Obama Administration Chooses to Place Immigrants Rights Activists in Solitary Confinement Instead Of Granting Them “Humanitarian Parole”. Activists Now On Hunger Strike, while Members of Congress Call For Their Release.
In what is being called the most powerful protest in the history of immigration reform, 9 undocumented youth (also known as DREAMers) crossed the US-Mexico border earlier this week in attempt to return back to the only home they have ever known. The action – orchestrated by the National Immigrant Youth Alliance (NIYA) – called out President Obama as “the Deporter-in-Chief”. The nickname was coined by the DREAMer community in reference to the fact that Obama has deported more undocumented immigrants in his time in office than the last two presidents combined.
Upon crossing the border into Arizona, the “DREAM 9″ were arrested and sent to the Eloy Detention Center, a privately owned Corrections Corporation of America (CCA) facility. After being detained, they were denied typical access to telephone service. They were subsequently placed in solitary confinement and three days ago, began a hunger strike by refusing food. Solitary confinement is considered torture by the United Nations:
“Solitary confinement should be banned by [United] States as a punishment or extortion technique,” UN Special Rapporteur on torture Juan E. Méndez told the [United Nations] General Assembly, “Considering the severe mental pain or suffering solitary confinement may cause, it can amount to torture or cruel, inhuman or degrading treatment or punishment when used as a punishment, during pre-trial detention.”
The Dream 9 are asking for humanitarian parole or asylum, two measures the Obama Administration could use to release these youth from detention. Rep. Honda and 20 other United States Congressmen have signed a letter asking President Obama to release the Dream 9.
Speaking at the Nashville protest were members of Jovenes Unido por un Mejor Presente (JUMP), Vanderbilt Students of Nonviolence, Human Rights Defense Center, Vanderbilt University Prison Project, pastors and labor leaders.
Today, we’re launching a campaign to get Adidas to pay the legally-required severance to its workers who sewed Vanderbilt-logo clothing (as well as for many another university brands) for wages of only 60 cents an hour.
These workers were employed by Adidas’ subcontracted factory, PT Kizone, in Indonesia. After the owner of the factory fled the country, the factory was closed and workers were left without jobs or their legally-required severance pay (totaling $1.8 million).
Vanderbilt has refused to accept the plain fact that Adidas is violating our university’s own Code of Conduct for its apparel licensees, which requires them to follow the law, holds apparel licensees responsible for the actions of their contractors, and, furthermore, requires them to ensure that workers are “not exploited in any way.”
Eight other universities have cut ties with Adidas over this issue – Adidas has been refusing to pay workers’ severance for the past two years and cutting ties with Adidas is the only option left for students to get their universities to steer clear of sweatshop apparel and for workers to get Adidas to pay them what they are due.
Learn more and join us at our next meeting: Thursday, March 21, at 7:30pm in Sarratt 363. (Our other campaigns are continuing as well – but this week we’re focusing on Adidas.)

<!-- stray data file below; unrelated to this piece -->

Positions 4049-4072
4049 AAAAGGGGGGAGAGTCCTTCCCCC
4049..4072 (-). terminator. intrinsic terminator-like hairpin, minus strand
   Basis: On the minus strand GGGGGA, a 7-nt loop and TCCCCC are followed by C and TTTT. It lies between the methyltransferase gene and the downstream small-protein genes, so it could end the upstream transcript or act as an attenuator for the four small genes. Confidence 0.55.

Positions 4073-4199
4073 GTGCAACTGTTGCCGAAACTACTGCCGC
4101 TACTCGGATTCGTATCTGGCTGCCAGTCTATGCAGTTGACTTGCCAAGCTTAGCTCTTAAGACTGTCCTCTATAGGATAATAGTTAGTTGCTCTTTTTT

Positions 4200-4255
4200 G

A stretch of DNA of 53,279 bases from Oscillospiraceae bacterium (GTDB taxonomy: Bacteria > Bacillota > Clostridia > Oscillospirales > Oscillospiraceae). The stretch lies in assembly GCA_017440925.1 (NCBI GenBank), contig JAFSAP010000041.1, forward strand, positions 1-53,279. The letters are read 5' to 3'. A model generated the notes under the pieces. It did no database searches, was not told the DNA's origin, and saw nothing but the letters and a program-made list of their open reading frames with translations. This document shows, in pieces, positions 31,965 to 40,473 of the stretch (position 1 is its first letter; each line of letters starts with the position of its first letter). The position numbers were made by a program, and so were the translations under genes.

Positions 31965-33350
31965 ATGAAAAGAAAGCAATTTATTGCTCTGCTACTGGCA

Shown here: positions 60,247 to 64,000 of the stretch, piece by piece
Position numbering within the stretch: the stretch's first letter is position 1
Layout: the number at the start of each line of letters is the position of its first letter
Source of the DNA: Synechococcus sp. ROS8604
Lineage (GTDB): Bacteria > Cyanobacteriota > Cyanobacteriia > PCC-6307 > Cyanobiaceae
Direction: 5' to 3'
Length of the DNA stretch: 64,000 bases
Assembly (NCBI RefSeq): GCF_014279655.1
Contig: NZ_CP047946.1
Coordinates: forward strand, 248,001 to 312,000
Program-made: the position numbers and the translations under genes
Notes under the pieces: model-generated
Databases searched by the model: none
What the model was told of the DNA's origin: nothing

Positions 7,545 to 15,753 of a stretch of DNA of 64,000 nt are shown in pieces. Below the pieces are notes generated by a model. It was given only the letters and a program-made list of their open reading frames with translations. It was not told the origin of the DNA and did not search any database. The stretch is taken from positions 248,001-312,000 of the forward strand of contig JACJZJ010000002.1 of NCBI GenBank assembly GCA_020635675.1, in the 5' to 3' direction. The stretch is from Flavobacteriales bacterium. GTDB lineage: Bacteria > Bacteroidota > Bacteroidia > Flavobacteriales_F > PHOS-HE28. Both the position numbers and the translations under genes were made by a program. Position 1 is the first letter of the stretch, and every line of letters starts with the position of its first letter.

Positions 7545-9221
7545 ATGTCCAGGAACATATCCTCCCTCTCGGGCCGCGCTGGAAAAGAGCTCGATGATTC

It has been revealed that Vanderbilt has divested itself of its investment in Emergent Asset Management/EmVest, the “land grabbing” company. This comes after a yearlong campaign by the Vanderbilt Responsible Endowment Campaign and our organization working in concert with other campuses and nonprofits.
We’re glad to be back to school this year with everyone. If you want to get involved, come to our meetings, which are every Thursday at 7:30pm in Sarratt 363 [upstairs, down the hall towards the pub].
The Living Wage Campaign at Vanderbilt (2006)
Raised wages for the lowest wage workers at Vandy from $6.50/hr to $10.50/hr through mass rallies, organizing alumni, culminating in the interruption of a board of trust meeting.
‘No Cuts’ Campaign (2008)
Helped prevent layoffs of Vandy workers after the financial crisis.
DREAM Act @ Vanderbilt (2009)
Along with Nashville immigrants’ rights groups, encouraged Nashville’s congressmen and the Vanderbilt administration to support a national bill to legalize young undocumented immigrants and provide an opportunity for them to go to college.
Responsible Endowment Campaign (2011-ongoing)
Vanderbilt has no ethical guidelines for investment. Vanderbilt ended investment in a hotel company with illegal labor practices, HEI Hotels & Resorts, as a result of our campaigning. We are still invested in land allegedly stolen from impoverished farmers in subsaharan Africa.
Occupy Vanderbilt for Workers’ Rights (2012-ongoing)
Dozens of students at Vanderbilt camped in front of the administration building for 47 days in Spring 2012 to support dining workers’ rights to rise above the poverty line, in the tradition of recent occupations around the country. They are laid off over the summer and typically earn around $16,500 per year.
Campaign for Fair Food (2012-ongoing)
Mainly migrant farmworkers in Immokalee, Florida, grow the tomatoes that we eat during the winter. We take action here around Nashville to stand in solidarity with them and their organization, the Coalition of Immokalee Workers (CIW), and end modern-day slavery in the United States and create a global food system with justice.